Bush Likely to Ban Funds for Stem Cell Research

In a case of abortion politics trumping life-saving science, pro-choice advocates believe that President Bush will overrule his Health and Human Services chief and ban federal funding for embryonic stem cell research.

Susan Cullman

(WOMENSENEWS)-Pro-choice advocates are increasingly fearful that abortion opponents may successfully lobby President Bush to block government funding of embryonic stem cell research, setting back potentially life-saving scientific study.

“The hope of what this science could produce is really tantalizing. To have it clouded by the choice issue is a real misuse of political thinking,” said Susan Cullman, co-chair of the Republican Pro-Choice Coalition. “There's a real worry that the funds might be stopped. We think it would be a bad mistake that would resonate far beyond the choice community.”

The Bush administration is expected to announce within the next few weeks its decision on whether to fund this controversial type of medical research, never funded in the past. Many scientists believe that stem cells, which can be extracted from human embryos, could be critical to discovering cures for Parkinson's and Alzheimer's diseases, diabetes, spinal cord injuries and other illnesses.

Embryonic stem cells are promising because they can be manipulated to develop into any of the body's tissues. Other research, still being debated, suggests that adult stems cells might be an alternative. However, some scientists argue adult stem cells are not as elastic as embryonic cells and would not be as promising for treatment of diseases such as Parkinson's and diabetes.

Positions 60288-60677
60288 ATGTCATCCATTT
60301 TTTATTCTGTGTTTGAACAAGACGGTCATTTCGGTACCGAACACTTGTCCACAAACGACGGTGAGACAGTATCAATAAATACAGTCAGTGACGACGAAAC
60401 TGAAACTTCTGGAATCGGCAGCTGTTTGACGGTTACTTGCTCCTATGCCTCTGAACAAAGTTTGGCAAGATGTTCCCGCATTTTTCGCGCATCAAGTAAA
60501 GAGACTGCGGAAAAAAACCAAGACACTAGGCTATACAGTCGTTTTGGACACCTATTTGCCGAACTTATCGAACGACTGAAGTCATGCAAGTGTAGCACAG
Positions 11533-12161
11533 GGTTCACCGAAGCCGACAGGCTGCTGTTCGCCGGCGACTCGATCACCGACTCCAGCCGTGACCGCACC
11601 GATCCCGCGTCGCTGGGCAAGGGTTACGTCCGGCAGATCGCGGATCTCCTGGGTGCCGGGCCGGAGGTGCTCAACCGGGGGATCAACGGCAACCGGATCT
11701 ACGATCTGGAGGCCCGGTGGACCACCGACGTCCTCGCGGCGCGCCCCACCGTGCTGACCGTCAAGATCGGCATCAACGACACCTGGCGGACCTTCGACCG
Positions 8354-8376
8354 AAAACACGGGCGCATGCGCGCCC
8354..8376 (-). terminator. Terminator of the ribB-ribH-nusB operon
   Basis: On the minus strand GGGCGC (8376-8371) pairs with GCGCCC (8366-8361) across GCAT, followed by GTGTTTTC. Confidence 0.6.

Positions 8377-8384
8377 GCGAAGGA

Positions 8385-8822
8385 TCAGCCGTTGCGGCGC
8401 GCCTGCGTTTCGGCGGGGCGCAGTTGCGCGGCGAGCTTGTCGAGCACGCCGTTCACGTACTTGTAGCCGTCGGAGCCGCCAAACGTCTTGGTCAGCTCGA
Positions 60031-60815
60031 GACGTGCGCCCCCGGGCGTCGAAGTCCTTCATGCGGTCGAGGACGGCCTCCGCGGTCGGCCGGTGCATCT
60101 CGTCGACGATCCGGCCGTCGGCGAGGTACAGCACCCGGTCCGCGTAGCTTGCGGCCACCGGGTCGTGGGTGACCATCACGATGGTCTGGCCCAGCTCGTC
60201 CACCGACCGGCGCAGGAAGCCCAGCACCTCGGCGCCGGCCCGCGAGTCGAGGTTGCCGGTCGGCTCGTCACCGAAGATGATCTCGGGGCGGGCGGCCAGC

Researchers working in this area exclusively use embryos left over from in-vitro fertilization procedures that otherwise would be destroyed. Though private research continues in this field, the loss of government funding could seriously set back further advances since the government's National Institutes of Health accounts for most of the medical research carried out in the United States.

Hot-button Abortion Issue Could Scuttle Stem Cell Research

“This is something America should be totally behind. It's really unfortunate that a small group of people has just kept this a hot-button issue,” said Marjorie Signer, communications director of the Religious Coalition for Reproductive Choice.

“It shows to what length people are willing to go to attack the abortion rights issue.” Signer, too, said she is worried that the Bush administration will stop federal funding of embryonic stem cell research.

Health and Human Services Secretary Tommy G. ThompsonPresident Bush has asked Health and Human Services Secretary Tommy G. Thompson to review Clinton-era guidelines that would have allowed such funding, but only if it met certain restrictions that addressed moral and ethical questions. Under the National Institutes of Health guidelines, which are on hold pending the Bush administration review, researchers receiving government money could not themselves destroy embryos and would have to obtain consent from donors. Also, embryos could not be created specifically for any research purpose.

The Bush administration is divided on the issue. President Bush stated during the campaign last year that he is opposed to using embryos for stem cell research. But Thompson, a Catholic who opposes abortion, has indicated he might support it.